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General News    H2'ed 11/10/19

Twitter Eschews Political Ads While Facebook Doubles Down

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Last year, news broke about evidence confirming Russian buyers used Facebook advertising as propaganda leading up to the 2016 presidential election.

In response, Facebook presented Congress 3,000 Russian-purchased ads through 470 phony pages and accounts intended to exploit America's racial divisions.

Facebook said at least $100,000 was spent for this purpose, a mere fraction of its political advertising during the 2016 campaign.

This motivated the House Intelligence Committee last November to release a sample of Facebook ads the Russian government-affiliated Internet Research Agency, a St. Petersburg troll farm, purchased about issues like immigration, religion, and race, for and against presidential contenders Hillary Clinton, Bernie Sanders, Jill Stein, and Donald Trump.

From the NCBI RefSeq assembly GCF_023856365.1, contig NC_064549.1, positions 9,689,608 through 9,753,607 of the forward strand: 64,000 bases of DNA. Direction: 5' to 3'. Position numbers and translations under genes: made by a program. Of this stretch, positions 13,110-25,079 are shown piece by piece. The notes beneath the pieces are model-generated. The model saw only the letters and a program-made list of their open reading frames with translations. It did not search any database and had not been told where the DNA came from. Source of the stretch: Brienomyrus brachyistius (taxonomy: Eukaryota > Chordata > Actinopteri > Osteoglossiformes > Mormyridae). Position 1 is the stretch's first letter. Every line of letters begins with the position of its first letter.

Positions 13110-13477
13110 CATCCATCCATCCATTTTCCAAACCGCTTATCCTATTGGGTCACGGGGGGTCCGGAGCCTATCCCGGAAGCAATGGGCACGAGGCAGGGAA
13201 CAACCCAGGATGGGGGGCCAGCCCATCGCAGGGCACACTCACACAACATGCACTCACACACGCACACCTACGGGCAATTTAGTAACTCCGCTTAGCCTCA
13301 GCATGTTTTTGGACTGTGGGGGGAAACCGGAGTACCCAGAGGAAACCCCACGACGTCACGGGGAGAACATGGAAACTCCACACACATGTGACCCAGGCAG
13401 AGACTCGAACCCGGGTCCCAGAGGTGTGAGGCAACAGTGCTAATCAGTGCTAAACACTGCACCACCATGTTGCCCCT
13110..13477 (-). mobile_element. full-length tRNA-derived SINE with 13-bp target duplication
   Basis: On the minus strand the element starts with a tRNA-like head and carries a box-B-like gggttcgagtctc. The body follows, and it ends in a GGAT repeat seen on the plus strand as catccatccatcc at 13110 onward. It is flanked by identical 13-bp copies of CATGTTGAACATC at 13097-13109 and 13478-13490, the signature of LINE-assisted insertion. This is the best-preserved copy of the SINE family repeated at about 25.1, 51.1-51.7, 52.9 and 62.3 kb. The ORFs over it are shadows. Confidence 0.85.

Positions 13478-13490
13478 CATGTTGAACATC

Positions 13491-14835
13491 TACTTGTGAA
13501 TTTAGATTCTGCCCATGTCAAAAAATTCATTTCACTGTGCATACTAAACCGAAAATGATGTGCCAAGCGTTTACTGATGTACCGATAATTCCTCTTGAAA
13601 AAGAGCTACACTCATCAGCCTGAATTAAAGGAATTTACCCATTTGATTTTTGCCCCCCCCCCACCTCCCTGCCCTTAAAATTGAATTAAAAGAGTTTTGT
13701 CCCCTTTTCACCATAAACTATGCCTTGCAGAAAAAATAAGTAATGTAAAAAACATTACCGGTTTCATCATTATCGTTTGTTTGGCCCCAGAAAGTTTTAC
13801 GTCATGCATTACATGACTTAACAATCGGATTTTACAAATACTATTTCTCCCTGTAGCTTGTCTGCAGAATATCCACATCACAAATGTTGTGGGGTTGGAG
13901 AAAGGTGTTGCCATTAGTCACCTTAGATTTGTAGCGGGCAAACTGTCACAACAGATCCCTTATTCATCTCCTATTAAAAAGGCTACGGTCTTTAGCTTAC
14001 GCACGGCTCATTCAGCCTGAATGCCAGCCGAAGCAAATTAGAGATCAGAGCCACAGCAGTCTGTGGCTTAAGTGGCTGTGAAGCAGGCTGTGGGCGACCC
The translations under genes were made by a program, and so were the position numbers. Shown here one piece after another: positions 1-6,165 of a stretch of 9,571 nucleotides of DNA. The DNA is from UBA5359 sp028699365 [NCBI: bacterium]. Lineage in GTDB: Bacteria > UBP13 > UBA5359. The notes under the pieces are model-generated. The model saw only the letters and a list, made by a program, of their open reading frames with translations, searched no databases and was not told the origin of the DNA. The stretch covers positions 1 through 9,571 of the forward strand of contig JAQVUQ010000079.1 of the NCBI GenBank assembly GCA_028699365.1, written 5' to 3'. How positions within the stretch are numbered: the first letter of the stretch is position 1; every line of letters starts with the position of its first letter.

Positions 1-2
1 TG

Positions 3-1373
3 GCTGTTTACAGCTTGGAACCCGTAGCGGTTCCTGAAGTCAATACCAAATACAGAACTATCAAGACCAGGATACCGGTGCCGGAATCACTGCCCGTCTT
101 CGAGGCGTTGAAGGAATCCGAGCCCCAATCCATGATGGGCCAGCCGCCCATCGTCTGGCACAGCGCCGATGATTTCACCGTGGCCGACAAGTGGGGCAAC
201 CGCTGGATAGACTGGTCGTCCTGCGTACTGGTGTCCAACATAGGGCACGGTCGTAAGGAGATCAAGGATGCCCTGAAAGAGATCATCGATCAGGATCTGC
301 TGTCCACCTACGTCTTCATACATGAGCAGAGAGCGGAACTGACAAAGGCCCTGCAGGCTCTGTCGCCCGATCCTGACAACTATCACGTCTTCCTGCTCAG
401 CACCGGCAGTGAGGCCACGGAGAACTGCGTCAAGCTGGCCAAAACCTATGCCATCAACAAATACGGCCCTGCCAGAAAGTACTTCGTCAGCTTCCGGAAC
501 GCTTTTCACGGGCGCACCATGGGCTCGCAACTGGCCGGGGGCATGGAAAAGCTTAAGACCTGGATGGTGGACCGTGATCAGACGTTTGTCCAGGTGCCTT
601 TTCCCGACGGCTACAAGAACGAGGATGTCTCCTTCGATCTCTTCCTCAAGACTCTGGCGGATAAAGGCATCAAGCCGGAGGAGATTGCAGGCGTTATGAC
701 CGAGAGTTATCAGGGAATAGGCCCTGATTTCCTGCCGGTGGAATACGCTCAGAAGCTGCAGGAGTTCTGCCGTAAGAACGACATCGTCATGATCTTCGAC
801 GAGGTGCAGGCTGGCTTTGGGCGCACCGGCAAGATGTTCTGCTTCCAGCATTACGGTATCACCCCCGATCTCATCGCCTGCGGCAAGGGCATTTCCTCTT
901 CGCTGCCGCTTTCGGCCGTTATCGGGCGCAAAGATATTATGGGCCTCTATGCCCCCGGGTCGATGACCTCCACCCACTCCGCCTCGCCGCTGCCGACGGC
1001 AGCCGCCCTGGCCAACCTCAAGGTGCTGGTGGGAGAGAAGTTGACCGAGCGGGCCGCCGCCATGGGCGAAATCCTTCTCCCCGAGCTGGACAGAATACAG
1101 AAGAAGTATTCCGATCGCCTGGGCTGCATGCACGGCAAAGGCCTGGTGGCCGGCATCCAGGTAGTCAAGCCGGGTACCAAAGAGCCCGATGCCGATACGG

More than 11 million people between 2015 and 2017 viewed these ads.

Moreover, Russia used Facebook ads to help Trump win Michigan and Wisconsin, and to exploit our racial and religious divides.

One might assume going forward Facebook would prevent its format from being used to disseminate such lies and political propaganda.

However, the contrary is the case.

Facebook recently changed its advertising policies to make it easier for politicians to promulgate blatant lies.

Facebook now operates under the following the rules:

"[Facebook] prohibits ads that include claims debunked by third-party fact checkers or, in certain circumstances, claims debunked by organizations with particular expertise."

Political figures are now exempt under these new rules.

In an Oct. 17 speech at Georgetown University, Facebook CEO Mark Zuckerberg defended his company's position:

"While I worry about an erosion of truth, I don't think most people want to live in a world where you can only post things that tech companies judge to be 100% true."

He asserted voters, not tech companies, should be the arbiters of politicians' arguments, stating:

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Ted Millar is a writer and teacher. His work has been in featured in myriad literary journals, including Straight Forward Poetry, Better Than Starbucks, the Broke Bohemian, Caesura, Circle Show, Cactus Heart, Third Wednesday, and The Voices (more...)
 

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